On Wednesday 15th January, the English Department led a trip to Manchester to see the play “An Inspector Calls” by J.B. Priestley. Students studying the play at IGCSE and IB were offered the chance to attend and the bus was packed with enthusiastic year 11 to year 13 students. By 2 pm, we were seated in front of the stage at Salford’s ‘Lowry’ theatre.

Once the curtain rose, atmospheric smoke cleared to reveal a house, which we soon found out, was the Birling’s family home. The staging was cleverly designed with different levels representing different layers of the 1914 British class system. In their raised large suburban home, the upper-middle-class Birlings could be seen celebrating Sheila’s engagement to Gerald Croft.

The play centres on a visit from an Inspector who informs the family of the suicide of a young woman called Eva Smith; he ominously warns them that he wants to ask them some questions. His questions then reveal that they all had something to do with Eva’s death. As the play progresses, the audience is riveted by the development of each character once the inspector has made them aware of their responsibility for the suicide.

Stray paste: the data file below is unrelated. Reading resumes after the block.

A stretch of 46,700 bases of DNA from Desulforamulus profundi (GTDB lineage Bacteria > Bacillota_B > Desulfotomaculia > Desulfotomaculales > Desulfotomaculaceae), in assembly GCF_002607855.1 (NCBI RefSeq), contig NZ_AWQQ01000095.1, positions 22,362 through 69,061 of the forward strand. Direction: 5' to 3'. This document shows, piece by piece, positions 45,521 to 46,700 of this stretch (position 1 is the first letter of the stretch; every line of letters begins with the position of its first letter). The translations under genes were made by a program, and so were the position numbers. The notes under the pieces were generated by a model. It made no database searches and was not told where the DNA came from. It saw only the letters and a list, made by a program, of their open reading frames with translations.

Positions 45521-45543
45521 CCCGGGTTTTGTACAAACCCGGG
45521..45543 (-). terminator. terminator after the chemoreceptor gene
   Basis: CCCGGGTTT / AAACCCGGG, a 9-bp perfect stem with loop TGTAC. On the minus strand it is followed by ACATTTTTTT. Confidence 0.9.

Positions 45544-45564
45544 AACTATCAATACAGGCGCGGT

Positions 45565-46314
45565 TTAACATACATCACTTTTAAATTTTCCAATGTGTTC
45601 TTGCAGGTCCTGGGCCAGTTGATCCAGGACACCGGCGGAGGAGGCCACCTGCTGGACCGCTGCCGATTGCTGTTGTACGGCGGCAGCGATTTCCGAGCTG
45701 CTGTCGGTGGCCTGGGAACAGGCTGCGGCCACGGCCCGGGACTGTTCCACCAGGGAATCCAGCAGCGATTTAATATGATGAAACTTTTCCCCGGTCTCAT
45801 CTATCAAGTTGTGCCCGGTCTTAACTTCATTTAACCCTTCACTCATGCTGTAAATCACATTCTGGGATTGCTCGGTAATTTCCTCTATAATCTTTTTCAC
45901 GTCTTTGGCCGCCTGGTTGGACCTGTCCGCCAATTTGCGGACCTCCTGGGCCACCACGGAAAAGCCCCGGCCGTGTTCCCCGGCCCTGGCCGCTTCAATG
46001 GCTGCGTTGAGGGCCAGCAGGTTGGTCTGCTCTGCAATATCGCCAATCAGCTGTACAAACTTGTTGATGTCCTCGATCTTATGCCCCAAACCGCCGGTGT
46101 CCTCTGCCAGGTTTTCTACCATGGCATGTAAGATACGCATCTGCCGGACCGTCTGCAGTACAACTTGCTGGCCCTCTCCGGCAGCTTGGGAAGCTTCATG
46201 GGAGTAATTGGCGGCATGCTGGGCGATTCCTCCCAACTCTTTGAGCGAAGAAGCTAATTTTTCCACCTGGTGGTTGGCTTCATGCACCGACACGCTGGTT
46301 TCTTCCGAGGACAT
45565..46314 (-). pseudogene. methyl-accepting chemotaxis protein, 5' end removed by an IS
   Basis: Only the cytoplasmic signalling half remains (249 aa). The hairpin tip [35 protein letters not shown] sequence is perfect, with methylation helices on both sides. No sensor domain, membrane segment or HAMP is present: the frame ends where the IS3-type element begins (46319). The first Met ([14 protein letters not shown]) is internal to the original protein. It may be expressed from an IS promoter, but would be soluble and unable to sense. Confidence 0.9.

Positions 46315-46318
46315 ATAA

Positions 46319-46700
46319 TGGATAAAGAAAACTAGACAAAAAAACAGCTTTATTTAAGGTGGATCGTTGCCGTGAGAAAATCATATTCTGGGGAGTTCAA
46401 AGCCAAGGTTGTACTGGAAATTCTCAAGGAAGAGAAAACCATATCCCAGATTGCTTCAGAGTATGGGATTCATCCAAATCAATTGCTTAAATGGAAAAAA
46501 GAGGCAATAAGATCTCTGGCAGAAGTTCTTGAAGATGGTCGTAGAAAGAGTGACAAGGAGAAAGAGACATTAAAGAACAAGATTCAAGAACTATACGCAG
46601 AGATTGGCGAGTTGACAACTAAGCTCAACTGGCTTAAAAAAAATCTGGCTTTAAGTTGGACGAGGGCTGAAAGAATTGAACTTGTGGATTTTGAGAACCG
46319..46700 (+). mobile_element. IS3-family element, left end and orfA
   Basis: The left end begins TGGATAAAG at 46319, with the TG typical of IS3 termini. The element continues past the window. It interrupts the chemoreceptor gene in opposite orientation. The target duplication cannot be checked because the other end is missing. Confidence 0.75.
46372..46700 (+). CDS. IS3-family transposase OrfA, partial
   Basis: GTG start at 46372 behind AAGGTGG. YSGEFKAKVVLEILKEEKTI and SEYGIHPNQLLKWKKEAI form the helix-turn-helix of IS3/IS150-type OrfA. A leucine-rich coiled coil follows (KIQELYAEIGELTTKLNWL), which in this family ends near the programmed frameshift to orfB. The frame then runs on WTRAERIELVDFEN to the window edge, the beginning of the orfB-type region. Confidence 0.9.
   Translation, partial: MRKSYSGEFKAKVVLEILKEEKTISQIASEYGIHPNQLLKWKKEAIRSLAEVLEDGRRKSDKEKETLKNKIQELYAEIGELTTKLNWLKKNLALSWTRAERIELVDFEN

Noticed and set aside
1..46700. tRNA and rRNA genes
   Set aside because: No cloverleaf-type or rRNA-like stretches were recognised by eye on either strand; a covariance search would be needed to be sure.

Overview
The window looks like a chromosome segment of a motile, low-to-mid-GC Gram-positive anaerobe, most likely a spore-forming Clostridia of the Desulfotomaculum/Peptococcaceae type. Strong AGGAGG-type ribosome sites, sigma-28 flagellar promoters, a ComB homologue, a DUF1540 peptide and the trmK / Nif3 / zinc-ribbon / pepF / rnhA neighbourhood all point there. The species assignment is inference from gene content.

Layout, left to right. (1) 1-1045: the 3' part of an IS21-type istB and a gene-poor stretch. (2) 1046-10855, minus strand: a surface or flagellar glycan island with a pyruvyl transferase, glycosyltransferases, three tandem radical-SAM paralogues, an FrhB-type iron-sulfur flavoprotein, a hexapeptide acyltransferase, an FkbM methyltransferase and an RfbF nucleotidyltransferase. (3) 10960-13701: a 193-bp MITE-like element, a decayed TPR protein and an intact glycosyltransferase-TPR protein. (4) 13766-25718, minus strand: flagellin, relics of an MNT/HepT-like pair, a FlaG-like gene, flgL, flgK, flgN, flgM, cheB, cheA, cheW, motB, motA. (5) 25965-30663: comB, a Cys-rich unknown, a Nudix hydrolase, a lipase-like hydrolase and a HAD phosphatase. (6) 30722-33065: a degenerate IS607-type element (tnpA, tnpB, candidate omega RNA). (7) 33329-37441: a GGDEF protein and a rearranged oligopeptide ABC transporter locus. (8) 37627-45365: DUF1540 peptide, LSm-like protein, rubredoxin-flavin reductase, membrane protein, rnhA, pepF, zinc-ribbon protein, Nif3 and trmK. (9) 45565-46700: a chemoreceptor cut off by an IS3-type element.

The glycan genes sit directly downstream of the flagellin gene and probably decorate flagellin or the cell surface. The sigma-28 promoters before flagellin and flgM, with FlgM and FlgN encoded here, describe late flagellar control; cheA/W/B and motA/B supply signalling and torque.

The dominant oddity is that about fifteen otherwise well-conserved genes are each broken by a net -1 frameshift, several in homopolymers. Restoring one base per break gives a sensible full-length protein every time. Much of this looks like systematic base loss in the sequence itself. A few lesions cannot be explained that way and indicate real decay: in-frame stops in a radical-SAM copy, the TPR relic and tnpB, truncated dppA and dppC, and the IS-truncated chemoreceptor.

The characterisation by the actors meant that each family member was portrayed as I had imagined and the play was therefore very authentic. I was especially impressed by the portrayal of Sheila Birling who was well played and developed a sense of social responsibility by the final scenes.
Sparks, explosions and lights were used as surprising special effects. After the inspector left, the house of the Birlings collapsed, making the moment more intense and highly dramatic. The difference between the lower and the higher class was further emphasised through effective costume.
The play was exciting and very well acted. It stuck to the play script, visualised it well for the audience and helped to better our understanding of the play.
Written by Year 12 student, Carina Fohr (Rose)